Koech may have had cold hands but she led the Kenyan girls through a 5:36 opening mile in the slop. It was almost funny to see some of the front-running Kenyans, boys and girls alike, running far wide to find some token few feet of dry patch. The runners confronted not only the cold and mud but two passes on the section of five jarring rollercoaster hills and two sets of haybales covered twice.

In those conditions, which teenage runners could sustain much of a rhythm for long? Who but the Kenyans?

After the five Kenyan boys led by Justine Cheruiyot passed the 2k mark (below), onlooking parents of American youngsters far back in the pack were heard to remark: “They don’t even look tired. They look so relaxed.” The Kenyans would score a perfect 15 with a 15:35 average, 62 seconds faster than NTN champion Naperville XC Club of Illinois.

Cheruyiot, a 15-year-old freshman at Kapcherop High School, three hours north of Eldoret, the cradle of the Rift Valley, won in 15:25. It was his first victory. After crossing the line, he was composed. One of the Kenyan coaches relayed Cheruyiot’s assessment: “It was easy for him. He did not feel a thing.” This was his first plane trip, his first time out of Kenya. “He is so raw, he had no expectations coming into the race,” said Martin Keino, a son of Kip Keino whose sports marketing firm in Kenya promotes youth running and works with Nike to bring the Kenyans to Portland.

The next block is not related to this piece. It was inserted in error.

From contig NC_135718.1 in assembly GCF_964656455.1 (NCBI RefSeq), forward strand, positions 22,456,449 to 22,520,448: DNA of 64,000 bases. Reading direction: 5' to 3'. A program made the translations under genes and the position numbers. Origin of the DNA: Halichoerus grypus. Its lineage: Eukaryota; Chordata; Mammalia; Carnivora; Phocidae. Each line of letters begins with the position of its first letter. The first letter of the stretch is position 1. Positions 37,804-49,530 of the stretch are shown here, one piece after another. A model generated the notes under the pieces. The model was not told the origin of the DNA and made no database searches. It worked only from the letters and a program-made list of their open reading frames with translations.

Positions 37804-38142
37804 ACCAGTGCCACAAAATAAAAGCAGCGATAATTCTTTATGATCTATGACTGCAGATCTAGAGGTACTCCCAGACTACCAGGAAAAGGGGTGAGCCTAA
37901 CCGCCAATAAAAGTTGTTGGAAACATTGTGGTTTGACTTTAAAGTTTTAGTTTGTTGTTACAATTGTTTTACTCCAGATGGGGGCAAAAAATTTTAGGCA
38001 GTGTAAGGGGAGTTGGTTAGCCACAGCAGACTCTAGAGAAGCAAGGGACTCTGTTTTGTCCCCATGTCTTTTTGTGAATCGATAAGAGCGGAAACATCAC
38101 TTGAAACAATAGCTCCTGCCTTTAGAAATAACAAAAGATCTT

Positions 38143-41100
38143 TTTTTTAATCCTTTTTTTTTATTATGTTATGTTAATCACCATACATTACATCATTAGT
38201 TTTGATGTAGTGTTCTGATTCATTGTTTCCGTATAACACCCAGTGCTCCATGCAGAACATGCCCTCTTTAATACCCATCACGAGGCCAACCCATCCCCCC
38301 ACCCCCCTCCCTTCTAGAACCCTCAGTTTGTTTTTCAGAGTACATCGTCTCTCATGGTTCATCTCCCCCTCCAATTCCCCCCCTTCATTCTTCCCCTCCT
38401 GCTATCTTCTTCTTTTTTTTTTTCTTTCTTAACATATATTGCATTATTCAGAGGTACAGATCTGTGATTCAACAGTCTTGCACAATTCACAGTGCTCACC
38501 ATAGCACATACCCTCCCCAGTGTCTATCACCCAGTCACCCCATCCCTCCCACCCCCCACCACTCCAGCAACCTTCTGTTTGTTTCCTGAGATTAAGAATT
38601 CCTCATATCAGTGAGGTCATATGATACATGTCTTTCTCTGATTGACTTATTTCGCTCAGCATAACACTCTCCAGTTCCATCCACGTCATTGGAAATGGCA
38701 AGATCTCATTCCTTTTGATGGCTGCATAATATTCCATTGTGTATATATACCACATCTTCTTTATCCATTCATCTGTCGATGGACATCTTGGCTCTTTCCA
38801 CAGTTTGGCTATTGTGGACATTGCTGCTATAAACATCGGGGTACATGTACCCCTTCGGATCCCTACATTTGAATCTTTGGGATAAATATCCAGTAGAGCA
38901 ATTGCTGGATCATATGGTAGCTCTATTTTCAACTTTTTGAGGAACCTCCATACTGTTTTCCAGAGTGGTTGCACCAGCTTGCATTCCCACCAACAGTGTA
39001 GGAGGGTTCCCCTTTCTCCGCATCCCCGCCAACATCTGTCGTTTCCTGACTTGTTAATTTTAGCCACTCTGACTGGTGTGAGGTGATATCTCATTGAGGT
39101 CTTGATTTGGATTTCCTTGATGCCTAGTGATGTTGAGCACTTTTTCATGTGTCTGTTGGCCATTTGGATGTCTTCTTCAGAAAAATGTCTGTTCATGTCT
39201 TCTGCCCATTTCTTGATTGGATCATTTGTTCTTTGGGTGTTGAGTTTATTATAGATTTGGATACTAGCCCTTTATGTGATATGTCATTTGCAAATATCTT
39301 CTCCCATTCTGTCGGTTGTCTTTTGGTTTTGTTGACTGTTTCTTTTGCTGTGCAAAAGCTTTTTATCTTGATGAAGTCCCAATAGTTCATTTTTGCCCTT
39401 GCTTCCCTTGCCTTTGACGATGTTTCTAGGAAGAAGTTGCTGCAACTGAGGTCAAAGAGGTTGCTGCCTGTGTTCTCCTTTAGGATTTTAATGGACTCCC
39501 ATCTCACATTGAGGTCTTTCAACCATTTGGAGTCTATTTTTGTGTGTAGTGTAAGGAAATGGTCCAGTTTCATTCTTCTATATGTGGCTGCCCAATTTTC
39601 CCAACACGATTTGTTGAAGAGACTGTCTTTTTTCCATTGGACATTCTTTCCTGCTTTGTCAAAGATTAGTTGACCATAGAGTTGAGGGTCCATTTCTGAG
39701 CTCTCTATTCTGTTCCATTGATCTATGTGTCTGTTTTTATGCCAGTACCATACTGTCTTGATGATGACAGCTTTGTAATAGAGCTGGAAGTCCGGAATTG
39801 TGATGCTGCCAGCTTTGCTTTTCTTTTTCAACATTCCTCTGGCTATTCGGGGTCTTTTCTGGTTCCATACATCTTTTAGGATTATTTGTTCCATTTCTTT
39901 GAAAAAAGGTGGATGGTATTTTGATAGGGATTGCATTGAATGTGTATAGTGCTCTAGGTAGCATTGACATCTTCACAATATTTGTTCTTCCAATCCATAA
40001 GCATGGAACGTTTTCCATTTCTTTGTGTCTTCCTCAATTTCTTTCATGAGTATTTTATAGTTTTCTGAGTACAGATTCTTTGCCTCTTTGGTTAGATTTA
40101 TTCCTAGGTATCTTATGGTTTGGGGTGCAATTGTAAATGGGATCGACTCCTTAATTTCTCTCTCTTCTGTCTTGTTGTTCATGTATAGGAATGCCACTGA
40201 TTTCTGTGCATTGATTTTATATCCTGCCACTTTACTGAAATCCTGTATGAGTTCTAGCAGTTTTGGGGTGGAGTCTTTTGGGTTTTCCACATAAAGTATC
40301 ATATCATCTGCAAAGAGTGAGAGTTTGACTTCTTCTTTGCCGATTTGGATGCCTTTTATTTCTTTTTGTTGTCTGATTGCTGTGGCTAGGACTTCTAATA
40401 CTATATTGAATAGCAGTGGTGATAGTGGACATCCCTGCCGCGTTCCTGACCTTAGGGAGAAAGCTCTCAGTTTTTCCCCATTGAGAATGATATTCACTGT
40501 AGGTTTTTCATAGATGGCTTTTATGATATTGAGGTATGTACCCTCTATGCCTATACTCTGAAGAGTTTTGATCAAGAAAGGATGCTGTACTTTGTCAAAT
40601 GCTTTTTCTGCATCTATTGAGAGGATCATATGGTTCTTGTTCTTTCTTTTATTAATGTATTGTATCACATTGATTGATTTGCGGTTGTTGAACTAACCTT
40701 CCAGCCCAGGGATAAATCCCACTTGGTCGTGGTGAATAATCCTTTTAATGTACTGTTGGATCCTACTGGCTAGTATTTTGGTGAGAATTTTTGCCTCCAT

Other than running a few 3,000-meter steeples last spring, with a 9:14 best, Cheruyiot, 5’10” and 120 pounds, has done very little racing. He has only been training for two years. But, like all his teammates, he’s been running a lot longer. In grade school, he walked and then ran 10 kilometers roundtrip to school, barefoot and carrying schoolbooks, from his family’s grass-and-corrugated hut in nearly 8,000-foot altitude.

Likewise for the defending champion, Paul Lonyangata, who ran 15:54 last year as a freshman and said before the race that he was only in “okay shape.” He was the fourth Kenyan in 15:42. He’s run 23:23 for 8k cross-country and 13:42 for 5k on the track. He was 13 before he had his first pair of running shoes. He is on scholarship at school because his family is poor.

When he ran to school as a youngster, Lonyangata said he would see cheetahs and leopards in the brush but he was unafraid. From this experience, said Kenyan coach Byron Kipchumba, “he will grow and learn about life’s impediments. He will become fearless.” And in running, as in life—the two are no different in Kenya—the environment, added Kipchumba, “would demystify the element of fear.”

Surely Koech showed no fear challenging favored Kosgei in the girls race. Koech, solidly built, used aggressive arm action while Kosgei, a diminutive 5’1 and 92 pounds, tightened up to place fourth 39 seconds behind.

It was not a proud moment for Kosgei, who has medaled in a number of international meets and aspires to win the 2008 world junior cross-country title in Edinburgh in March. For eight years prior to high school, she ran 14 kilometers roundtrip to school in bare feet; on occasion, said coach Kipchumba, she did two roundtrips a day.

Did this regiman tire her? “It was not hard,” she said in perfect English.


NTN Finals index